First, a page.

Sweet Streams: Best in Class invites the leaders in the livestreaming space to share best practice and insight, with Sara Bollwinkel (Paradigm) and Natasha Bent (Mother Agency), and The Livestreamers’ Guide to Live Music collects a line-up of gamers, streamers and platform heads, including Trivium guitarist and vocalist Matt Heafy, to tell the live sector what’s in store.

“What’s exciting about PULSE is that – just like the fast-evolving technology that it’s obsessed with – it’s a fluid, transportable format,” says Boudillet. “As ILMC is the live music industry’s most prestigious annual event, it made sense to launch PULSE there in March, but we’re excited to see where it goes next.”

Early session details for the first edition of PULSE are available here.

 


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G4S denies responsibility for Pulse shooting

G4S – the British security company whose US subsidiary, G4S Security Solutions, employed Pulse gunman Omar Mateen as a security guard – has denied responsibility for Mateen’s “terrible actions” and asked to be dropped from a lawsuit brought by survivors.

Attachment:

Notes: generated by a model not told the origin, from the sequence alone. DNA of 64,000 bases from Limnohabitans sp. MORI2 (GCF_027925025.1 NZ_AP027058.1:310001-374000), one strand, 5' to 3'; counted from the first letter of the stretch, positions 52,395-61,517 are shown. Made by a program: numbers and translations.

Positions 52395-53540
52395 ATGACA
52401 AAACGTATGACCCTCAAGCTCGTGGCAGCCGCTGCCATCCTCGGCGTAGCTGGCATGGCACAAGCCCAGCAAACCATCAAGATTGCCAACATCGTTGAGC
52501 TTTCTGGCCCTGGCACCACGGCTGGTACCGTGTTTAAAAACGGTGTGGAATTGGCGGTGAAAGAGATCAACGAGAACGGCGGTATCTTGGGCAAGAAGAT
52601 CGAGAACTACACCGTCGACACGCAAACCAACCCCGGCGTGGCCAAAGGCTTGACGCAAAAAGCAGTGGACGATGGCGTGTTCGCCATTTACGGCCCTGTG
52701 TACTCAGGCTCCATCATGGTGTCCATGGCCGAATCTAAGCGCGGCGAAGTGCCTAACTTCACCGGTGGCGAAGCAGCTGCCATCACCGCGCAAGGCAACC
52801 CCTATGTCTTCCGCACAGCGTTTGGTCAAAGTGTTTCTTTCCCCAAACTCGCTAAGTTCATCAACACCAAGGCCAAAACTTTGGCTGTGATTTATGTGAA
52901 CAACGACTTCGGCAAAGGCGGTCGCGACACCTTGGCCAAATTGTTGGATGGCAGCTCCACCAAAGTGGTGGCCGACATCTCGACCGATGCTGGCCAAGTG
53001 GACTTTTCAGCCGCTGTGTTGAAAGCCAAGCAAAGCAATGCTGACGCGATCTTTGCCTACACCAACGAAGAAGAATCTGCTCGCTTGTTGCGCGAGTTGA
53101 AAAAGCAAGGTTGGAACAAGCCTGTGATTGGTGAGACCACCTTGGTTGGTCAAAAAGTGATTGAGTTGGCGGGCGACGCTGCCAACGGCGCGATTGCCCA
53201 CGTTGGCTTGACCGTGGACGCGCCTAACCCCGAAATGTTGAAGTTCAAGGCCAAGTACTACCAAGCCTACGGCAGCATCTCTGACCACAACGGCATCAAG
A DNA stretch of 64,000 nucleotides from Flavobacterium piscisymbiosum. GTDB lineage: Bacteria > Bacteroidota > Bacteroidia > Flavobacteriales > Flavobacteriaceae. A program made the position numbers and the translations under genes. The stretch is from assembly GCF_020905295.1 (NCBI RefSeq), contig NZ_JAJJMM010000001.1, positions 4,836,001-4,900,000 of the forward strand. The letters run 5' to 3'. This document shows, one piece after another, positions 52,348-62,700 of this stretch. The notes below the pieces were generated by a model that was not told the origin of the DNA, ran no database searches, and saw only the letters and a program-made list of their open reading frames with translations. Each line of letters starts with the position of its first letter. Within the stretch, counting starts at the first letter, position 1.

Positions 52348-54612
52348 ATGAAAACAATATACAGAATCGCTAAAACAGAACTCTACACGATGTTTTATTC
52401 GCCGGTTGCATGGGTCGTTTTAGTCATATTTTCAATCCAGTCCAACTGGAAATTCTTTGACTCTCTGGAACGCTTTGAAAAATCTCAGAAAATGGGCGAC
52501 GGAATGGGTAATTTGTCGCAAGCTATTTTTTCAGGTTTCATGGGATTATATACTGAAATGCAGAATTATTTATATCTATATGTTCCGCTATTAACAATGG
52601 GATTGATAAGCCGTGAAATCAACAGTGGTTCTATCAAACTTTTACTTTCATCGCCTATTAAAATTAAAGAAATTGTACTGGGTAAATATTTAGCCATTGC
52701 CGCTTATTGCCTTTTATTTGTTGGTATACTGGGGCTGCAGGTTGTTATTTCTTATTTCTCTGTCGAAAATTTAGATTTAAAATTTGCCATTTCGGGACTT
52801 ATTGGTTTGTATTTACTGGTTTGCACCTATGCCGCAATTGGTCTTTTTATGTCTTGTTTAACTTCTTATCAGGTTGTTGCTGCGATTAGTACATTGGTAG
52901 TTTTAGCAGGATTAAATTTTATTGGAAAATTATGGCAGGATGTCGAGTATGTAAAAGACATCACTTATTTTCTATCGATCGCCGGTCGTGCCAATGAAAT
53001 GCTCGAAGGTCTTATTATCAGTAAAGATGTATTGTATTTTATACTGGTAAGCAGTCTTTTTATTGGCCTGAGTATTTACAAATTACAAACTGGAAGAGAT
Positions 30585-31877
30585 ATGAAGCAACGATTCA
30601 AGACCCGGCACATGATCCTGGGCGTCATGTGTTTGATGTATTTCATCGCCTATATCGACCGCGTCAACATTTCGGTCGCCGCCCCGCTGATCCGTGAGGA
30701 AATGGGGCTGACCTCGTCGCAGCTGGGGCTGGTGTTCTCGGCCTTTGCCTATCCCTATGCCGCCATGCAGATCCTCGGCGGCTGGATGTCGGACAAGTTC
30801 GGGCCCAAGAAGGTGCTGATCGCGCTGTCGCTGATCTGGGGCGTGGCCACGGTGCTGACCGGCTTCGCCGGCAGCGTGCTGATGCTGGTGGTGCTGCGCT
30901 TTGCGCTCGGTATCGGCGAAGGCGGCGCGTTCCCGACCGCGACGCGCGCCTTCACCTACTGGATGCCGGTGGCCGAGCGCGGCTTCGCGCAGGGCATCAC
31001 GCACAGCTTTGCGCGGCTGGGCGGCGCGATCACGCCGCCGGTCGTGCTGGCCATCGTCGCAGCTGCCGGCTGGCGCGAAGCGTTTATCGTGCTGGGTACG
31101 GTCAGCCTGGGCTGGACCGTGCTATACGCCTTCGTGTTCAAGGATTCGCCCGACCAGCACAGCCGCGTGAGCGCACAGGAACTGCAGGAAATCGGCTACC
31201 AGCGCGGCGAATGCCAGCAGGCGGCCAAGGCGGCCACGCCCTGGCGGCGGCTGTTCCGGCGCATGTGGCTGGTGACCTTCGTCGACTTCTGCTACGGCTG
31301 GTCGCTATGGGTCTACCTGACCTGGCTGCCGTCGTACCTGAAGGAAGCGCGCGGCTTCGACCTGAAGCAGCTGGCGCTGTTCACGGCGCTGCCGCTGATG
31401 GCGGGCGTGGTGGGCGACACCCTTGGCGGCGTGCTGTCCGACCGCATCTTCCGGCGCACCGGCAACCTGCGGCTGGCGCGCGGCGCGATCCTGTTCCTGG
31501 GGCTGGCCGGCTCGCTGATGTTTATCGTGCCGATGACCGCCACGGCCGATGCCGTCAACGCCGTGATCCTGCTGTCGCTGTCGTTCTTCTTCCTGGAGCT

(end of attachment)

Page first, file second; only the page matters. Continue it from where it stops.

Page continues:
Mateen, a New Yorker of Afghan parentage who had pledged allegiance to the Islamic State (Isis) jihadist group, massacred 49 people at Pulse, a gay club in Orlando, Florida, last June.

He was a security guard for Florida-based G4S Security Solutions at the time of his death, leading survivors of the attack to file a class-action lawsuit against G4s, alleging Mateen’s employer knew he was mentally unstable and still granted him a firearms licence, failing to revoke it even after his investigation by the FBI for terror-related offences in 2013.

Responding to the suit in the US district court for southern Florida earlier this week, the company’s lawyers denied the company’s involvement in “any aspect of Mateen’s employment”, saying its subsidiary acted independently, reports AP.